Bring the sportsmanship back in sports

Legendary WSU football announcer Bob Robertson (speaking of the Cougs…who was the blogger that said they would beat USC? Oh yeah, me) ends his broadcasts every week by encouraging listeners to “always be a good sport…be a good sport always.”

I am going to call myself out right now – there are many times as a player, coach and spectator that I have not displayed good sportsmanship. Ultra-competitive types who have tremendously high standards like me tend not to be because we are more worried about winning or losing and can’t accept either outcome. However that’s no excuse for contributing to what I feel is the decline of sportsmanship in youth and high school sports.

It’s hard to say why the decline has happened. Perhaps it’s something that has filtered down from the pros where football wide receivers parade around after making big catches or basketball players “pop” their jerseys after a big play. Or the rampant trash talking that goes on in sports all across the board.

Or perhaps it’s because the “W” is all that matters among a lot of athletes, coaches and parents. The end justifies the means in a lot of sports and you do whatever you can do to win and taunt the other team when you do. Don’t help up a competitor because that shows weakness and most of all don’t tell them “good play” or “nice job” during the battle.

I think the blame for the decline of sportsmanship can be attributed to the adults, coaches, officials and spectators, at games. YouTube clips are everywhere of brawls in the stands at sporting events and stories of coaches and officials behaving badly are just as prominent. The chatter I hear now from the stands is not so much rooting on their own kids a lot of times, but rooting against the other team. Even now in 2013 adults’ actions really affect kids in sports. And it gets worse and worse with every generation. The egos of adults and coaches get in the way time and time again. Bottom line – one of our biggest problems in society (a lack of respect and tolerance for our fellow man) filters it’s way into the sports world.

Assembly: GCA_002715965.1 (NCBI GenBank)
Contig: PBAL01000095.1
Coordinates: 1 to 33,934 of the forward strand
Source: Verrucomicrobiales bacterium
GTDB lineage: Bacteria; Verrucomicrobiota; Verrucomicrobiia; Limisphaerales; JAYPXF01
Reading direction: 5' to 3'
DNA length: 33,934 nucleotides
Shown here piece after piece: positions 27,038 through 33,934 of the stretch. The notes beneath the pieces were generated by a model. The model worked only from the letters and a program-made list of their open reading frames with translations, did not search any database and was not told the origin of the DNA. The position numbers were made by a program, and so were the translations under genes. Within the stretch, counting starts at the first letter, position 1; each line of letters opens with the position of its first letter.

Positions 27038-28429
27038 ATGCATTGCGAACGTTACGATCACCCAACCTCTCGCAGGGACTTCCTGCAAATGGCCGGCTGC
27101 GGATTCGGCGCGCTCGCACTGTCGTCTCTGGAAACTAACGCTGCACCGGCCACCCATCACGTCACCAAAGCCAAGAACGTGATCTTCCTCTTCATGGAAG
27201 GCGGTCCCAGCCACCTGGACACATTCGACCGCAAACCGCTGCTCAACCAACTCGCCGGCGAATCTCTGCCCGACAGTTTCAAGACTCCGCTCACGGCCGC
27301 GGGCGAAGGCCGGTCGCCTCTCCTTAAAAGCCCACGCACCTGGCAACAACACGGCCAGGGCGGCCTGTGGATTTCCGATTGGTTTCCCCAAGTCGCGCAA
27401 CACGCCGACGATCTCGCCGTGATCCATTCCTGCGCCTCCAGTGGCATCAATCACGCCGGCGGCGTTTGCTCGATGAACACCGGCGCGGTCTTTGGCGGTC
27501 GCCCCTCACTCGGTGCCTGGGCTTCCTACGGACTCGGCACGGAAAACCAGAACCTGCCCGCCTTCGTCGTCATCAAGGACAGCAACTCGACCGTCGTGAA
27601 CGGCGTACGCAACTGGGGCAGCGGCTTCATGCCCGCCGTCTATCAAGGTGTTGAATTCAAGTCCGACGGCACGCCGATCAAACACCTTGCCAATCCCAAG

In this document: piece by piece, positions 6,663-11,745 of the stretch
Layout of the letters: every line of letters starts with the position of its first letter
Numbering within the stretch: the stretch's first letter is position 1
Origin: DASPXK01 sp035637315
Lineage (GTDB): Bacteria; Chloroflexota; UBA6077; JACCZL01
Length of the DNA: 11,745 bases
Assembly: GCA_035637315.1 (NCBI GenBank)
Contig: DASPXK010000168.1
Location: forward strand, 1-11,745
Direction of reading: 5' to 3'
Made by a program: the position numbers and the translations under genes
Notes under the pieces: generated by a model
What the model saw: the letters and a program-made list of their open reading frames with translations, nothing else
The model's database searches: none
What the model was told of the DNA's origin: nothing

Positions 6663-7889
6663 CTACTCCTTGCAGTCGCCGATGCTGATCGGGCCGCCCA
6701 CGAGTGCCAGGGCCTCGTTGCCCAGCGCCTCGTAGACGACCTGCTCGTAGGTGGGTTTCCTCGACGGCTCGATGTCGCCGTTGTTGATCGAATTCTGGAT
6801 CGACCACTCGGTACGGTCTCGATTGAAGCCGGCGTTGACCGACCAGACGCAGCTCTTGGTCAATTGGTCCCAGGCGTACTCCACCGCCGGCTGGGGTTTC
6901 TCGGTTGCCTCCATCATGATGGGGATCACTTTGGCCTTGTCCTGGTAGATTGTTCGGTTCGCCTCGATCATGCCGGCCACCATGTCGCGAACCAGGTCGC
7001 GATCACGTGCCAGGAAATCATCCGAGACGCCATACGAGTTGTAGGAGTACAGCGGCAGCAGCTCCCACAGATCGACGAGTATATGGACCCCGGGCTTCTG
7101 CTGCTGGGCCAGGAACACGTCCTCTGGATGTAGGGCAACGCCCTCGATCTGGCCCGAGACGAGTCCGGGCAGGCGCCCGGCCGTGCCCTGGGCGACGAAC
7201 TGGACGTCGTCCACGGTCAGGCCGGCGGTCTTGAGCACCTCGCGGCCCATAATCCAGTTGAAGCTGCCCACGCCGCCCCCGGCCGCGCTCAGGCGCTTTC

I have been chided for having a “juice box view” when it comes to sports which means the score is not important but kids’ egos and feelings and everyone should get their juice boxes and orange slices at halftime and everyone gets a trophy. The final score is very important because it’s that measuring stick – if you win that’s the reward for a superior performance but if you lose it shows that your performance wasn’t quite as good and now the challenge is to figure out what went wrong. Measuring sticks are everywhere but where I sit from the cheap seats performance and outcome, and sportsmanship, are two different things. Play hard, play fair and play to the best of your ability – and win lose or draw after the game shake your opponent’s hand and say ‘good game’. At this stage of my life I’m a spectator mostly and my favorite thing in my whole life to do is to watch my kids practice or play sports.  And although I haven’t been the best at it in the past I vow from this day forward to heed to Bob Robertson’s words, win, lose or draw and hope all of you reading will do the same. And where I sit from the cheap seats, if we’re good sports out there everyone wins.


Wow…what a week for me last week. I went 3-0 and the icing on the cake was nailing the Washington State upset over USC. My picks for this week

OREGON 51, Tennessee 20

Washington 23, Illinois 17 (neutral site game…well…sorta kinda…it’s in Chicago)

WASHINGTON STATE 40, Southern Utah 12

UTAH 22, Oregon State 20

Last week: 3-0   Overall: 6-1


Paul Williams

I am a sports nut who has tried to make the transition from athlete to athletic....err....supporter of my two children and their athletic endeavours. I am also a former sports reporter for The Arlington Times, Marysville Globe, The Skagit Argus and The Coeur d'Alene Press. Follow me on Facebook or on Twitter (@PDub4170).

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